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Do Ascorbic Acid (Vitamin C) Serums Lose Potency When They Turn Yellow?

Do Ascorbic Acid (Vitamin C) Serums Lose Potency When They Turn Yellow?

Vitamin C is a key anti-aging skincare ingredient that helps to gently brighten and smooth your skin. It’s one of the most powerful antioxidants and helps protect your skin against free radical damage caused by the environment, which can breakdown the skin’s collagen. It also helps create scar tissue to aid the skin’s self repair.

L-Ascorbic acid, LAA (Vitamin C in its purest form) is a highly unstable ingredient so it can be challenging to work with in formulations. The stability of vitamin C in topical solutions is a concern, as exposures to air, heat, and/or light may slowly degrade vitamin C. It is unstable because it is such a great antioxidant (neutralises free radicals) – a very enthusiastic electron donor. Free radicals are atoms or molecules with an unpaired electron so they frantically seek opportunities to complete their odd electron. When a free radical steals an electron from one of the proteins in collagen, it causes a change in the chemical structure of the collagen therefore damaging the collagen. As a result, the skin begins to sag and wrinkle. LAA donates the electron the free radicals look for to prevent them from taking electrons from vital chemical compounds in the skin.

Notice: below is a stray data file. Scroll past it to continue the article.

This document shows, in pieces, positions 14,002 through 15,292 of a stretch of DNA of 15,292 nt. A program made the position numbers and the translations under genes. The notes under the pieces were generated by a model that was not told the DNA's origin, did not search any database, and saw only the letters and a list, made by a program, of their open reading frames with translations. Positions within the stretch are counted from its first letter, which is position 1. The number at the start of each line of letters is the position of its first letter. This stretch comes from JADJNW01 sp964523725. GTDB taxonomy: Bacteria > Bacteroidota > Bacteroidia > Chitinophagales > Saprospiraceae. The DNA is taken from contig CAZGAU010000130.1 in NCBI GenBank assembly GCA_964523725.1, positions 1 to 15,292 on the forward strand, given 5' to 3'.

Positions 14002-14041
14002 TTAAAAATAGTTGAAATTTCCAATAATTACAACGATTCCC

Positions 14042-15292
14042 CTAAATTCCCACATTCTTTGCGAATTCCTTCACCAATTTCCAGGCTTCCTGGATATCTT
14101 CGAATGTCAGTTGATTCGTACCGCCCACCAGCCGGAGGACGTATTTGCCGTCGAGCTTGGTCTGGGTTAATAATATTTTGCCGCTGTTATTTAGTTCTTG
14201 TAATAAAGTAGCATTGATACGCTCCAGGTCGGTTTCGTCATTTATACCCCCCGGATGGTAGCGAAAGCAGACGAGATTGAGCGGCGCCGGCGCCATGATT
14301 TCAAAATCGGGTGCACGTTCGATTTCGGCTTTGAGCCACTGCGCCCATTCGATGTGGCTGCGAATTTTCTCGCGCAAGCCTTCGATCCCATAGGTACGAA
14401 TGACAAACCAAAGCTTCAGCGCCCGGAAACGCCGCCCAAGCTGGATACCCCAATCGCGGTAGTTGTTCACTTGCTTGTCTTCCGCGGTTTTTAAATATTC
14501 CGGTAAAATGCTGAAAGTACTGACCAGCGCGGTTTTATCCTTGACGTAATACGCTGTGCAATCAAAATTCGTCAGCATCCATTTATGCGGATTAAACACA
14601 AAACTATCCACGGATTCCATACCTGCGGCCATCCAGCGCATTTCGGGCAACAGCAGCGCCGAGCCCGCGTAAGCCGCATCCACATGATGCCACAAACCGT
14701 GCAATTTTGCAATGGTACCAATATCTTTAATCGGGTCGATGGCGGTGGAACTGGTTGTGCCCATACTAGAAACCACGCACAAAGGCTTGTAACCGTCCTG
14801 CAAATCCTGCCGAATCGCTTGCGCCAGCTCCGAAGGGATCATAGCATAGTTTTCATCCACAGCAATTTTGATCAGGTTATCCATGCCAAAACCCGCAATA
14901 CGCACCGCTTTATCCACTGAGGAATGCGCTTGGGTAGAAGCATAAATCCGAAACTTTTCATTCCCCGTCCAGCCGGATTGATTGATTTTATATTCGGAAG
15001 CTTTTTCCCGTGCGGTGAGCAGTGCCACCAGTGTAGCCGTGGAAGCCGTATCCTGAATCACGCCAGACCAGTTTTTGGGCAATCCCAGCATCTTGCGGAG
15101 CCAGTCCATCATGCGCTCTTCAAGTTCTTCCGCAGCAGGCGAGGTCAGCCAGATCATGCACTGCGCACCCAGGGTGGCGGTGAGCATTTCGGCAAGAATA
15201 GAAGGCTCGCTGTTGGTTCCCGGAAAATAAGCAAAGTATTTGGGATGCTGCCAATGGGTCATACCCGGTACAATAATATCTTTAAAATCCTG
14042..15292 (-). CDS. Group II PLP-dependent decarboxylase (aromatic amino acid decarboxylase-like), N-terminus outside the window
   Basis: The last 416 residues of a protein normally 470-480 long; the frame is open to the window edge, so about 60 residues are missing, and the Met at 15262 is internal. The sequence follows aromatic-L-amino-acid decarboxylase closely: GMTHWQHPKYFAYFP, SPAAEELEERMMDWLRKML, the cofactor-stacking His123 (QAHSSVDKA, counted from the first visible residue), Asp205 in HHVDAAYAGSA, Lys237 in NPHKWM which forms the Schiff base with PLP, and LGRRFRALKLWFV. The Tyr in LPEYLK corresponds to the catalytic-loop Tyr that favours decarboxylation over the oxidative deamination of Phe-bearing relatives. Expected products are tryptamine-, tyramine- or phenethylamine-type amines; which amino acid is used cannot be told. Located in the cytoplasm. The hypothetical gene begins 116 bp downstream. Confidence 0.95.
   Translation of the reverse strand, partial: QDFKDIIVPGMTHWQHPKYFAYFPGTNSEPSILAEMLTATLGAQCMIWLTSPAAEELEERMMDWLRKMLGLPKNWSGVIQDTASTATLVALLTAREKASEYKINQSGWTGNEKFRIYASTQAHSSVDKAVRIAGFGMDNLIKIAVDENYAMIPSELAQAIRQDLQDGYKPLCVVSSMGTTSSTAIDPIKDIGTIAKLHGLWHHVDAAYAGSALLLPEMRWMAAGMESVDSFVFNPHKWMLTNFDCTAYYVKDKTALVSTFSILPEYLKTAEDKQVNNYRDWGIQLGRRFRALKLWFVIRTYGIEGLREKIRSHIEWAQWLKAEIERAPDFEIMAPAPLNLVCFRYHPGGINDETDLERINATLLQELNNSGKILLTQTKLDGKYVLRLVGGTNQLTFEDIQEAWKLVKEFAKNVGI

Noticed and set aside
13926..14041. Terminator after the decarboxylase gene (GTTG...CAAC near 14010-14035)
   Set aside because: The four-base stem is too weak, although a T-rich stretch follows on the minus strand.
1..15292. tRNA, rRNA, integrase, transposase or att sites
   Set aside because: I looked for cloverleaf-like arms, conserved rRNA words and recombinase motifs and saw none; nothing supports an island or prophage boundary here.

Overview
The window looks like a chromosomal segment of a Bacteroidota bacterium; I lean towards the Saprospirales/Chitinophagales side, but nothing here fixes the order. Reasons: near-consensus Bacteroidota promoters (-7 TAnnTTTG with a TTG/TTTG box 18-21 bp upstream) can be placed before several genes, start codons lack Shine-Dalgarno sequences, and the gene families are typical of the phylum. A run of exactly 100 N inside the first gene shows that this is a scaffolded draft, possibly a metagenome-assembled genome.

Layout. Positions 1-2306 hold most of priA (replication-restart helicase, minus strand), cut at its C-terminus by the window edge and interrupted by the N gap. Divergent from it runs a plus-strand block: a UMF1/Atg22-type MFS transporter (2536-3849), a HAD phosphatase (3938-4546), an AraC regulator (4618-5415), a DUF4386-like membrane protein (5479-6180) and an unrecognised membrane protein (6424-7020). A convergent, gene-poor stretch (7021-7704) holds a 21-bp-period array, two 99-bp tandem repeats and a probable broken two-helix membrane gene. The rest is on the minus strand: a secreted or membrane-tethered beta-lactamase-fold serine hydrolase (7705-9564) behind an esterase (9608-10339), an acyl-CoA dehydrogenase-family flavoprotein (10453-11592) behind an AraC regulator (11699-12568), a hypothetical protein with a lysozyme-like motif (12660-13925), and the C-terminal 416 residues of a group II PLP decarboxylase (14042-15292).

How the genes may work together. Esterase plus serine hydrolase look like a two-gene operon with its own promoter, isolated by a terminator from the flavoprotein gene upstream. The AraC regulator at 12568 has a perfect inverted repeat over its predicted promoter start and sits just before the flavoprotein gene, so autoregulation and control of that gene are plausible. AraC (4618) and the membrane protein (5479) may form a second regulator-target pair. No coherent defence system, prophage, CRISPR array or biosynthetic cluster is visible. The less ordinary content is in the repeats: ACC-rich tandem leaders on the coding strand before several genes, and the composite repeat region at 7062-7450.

When Ascorbic acid oxidizes, it turns into yellow/orange Dehydro-L-Ascorbic Acid (DHAA), which can actually convert back to LAA through an enzymatic reaction in the presence of Glutathione in your skin. About 50% of the vitamin C found in normal skin is Dehydro-L-Ascorbic Acid, so the idea that LAA is somehow completely ineffective once it oxidises and changes colour is completely false.

On the other hand, if DHAA further oxidises, it will form a completely different molecule called Diketogulonic Acid, which then becomes Erythrulose. They are both irreversible and pretty much useless but will NOT cause any harm to the skin. If a LAA serum contains other antioxidants and stabilisers like Vitamin E and Ferulic Acid, they will significantly slow down the process of DLAA becoming Diketogulonic Acid. Studies have shown that even after exposure to significant light, heat and air, Ferulic acid remains an effective stabilizer for LAA. So you are advised to go for Ascorbic acid serums that contain stabilizers and other antioxidants like Ferulic Acid and Vitamin E.

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It is also impossible to determine the potency of a LAA serum (that contains ferulic acid) by its colour because Ferulic Acid has a light yellowish brown color. Even the darkest of serums can still remain potent if they contain stabilisers and other antioxidants. Lastly, it is important the serum remains at the right pH (less than 3.5) remain effective, most LAA serums don’t pass this particular test.

Photo Credit: Into The Gloss

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